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Lake AirBnB host urges Board to soften rental policy

A Lake Monticello resident cited earlier this year for renting space in his home via AirBnB in violation of community bylaws asked the Lake Monticello Owners’ Association (LMOA) Board of Directors to consider “a more liberal interpretation” of the rules to meet the modern era of short-term rentals.

Edward Allen of Overlook Circle appeared before the Board at its meeting Thursday (Dec. 21) to appeal a $50 citation issued by the Environmental Compliance Committee in June.

Allen told directors that he didn’t disagree with the overall spirit of the prohibition against short-term home rentals, which was put in place in part to prevent non-residents to come in and potentially create a “party atmosphere.” 

He said there’s a difference between renting a house and leaving it unattended, and renting room in a home when he is present.

“It’s no different than if I invited a family member,” he said. “The only difference here is that I am collecting a small fee from AirBnB to allow someone to stay here.”

General Manager Catherine Neelley disagreed with his interpretation, saying the policy prohibits renting out even a portion of a home.

Allen also argued that there’s a real need for short-term rentals in the area, given the lack of hotels in the county.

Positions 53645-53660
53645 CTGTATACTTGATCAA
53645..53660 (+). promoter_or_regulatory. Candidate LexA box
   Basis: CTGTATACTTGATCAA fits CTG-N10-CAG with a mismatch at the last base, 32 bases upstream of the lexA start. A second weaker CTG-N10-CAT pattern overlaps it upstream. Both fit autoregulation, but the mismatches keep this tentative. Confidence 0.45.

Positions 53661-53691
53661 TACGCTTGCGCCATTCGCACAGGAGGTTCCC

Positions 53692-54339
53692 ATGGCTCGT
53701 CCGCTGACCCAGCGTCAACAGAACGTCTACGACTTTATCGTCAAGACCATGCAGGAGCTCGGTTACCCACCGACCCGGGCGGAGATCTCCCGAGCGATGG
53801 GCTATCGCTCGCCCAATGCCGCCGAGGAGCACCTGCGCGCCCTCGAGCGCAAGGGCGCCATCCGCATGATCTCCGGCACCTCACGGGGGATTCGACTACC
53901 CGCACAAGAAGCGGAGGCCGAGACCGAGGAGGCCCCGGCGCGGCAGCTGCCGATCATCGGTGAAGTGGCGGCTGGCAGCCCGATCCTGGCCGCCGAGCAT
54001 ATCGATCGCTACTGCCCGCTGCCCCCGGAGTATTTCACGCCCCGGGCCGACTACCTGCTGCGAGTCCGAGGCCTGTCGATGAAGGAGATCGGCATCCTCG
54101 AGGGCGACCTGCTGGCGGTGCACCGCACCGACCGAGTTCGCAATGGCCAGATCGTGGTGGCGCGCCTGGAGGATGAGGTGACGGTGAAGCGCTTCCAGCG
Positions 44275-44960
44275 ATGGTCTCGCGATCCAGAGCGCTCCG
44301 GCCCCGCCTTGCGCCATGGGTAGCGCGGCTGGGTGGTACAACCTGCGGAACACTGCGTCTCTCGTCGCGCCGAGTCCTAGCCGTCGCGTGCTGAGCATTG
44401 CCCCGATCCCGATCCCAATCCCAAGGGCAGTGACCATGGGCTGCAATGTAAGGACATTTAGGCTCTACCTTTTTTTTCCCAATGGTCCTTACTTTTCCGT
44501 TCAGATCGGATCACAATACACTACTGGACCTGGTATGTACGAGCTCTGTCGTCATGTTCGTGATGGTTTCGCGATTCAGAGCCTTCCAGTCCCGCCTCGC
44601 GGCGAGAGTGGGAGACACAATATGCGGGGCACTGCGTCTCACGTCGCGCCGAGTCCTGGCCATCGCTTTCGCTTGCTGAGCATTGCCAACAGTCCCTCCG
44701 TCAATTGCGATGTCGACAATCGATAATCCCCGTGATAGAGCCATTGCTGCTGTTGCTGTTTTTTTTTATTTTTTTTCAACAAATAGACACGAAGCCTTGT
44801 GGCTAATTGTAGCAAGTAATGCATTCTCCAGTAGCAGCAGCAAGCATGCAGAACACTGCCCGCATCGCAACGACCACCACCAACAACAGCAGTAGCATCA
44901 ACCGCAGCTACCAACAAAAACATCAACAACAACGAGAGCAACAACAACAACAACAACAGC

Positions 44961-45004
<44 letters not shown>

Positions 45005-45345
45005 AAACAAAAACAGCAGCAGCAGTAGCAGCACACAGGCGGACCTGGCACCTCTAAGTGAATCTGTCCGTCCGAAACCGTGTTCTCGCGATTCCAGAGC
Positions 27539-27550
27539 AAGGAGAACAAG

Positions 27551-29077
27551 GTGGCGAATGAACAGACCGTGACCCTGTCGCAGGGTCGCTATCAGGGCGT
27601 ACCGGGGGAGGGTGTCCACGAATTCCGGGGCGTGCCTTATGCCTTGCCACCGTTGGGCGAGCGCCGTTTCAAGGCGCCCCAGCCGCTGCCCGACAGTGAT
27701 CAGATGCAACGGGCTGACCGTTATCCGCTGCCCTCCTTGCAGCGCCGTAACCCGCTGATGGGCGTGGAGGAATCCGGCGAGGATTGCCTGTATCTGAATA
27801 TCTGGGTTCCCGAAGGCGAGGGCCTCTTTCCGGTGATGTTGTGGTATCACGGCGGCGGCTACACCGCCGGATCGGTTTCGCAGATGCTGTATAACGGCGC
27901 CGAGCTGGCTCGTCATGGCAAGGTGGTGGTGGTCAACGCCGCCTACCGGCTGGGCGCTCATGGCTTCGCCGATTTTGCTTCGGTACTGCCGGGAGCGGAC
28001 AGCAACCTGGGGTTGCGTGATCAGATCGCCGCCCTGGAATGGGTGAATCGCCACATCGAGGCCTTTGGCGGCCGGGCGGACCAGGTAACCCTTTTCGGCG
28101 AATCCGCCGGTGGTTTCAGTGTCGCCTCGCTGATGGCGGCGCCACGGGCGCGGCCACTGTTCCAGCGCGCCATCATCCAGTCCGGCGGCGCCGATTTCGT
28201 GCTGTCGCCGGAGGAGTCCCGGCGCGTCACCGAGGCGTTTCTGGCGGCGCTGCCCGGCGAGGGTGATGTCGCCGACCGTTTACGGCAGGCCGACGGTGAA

Of the 10 to 15 guests he’s had in the past year, he estimated half were couples looking to buy homes at Lake Monticello.

Communities across the United States are struggling to set policies that address the rise of sites like AirBnB, VBRO, and HomeAway. Over the last two years, Charlottesville and Albemarle County have instituted permit requirements for short-term rental owners.

Fluvanna County is currently looking at ordinance changes that would allow “accessory homestays” in residential areas. County Administrator Steve Nichols said the Board of Supervisors will be holding public hearings on the proposed changes in the spring.

Changes to county ordinances would have no impact on Lake Monticello, which is privately owned.

“The issue tonight is the current policy. You want us to consider changing the policy, we can certainly look into that,” Director Tom Braithwaite told Allen.

But when Allen asked how he would go about seeking a rule change, it was clear he had few options. 

A resident could theoretically get a policy change on the ballot at the LMOA annual meeting in June. However, Neelley said she believed the rule was in the Statement of Subdivision, which would require the approval of two-thirds of the residents in each section. 

Allen’s appeal was denied on a vote of 5-0.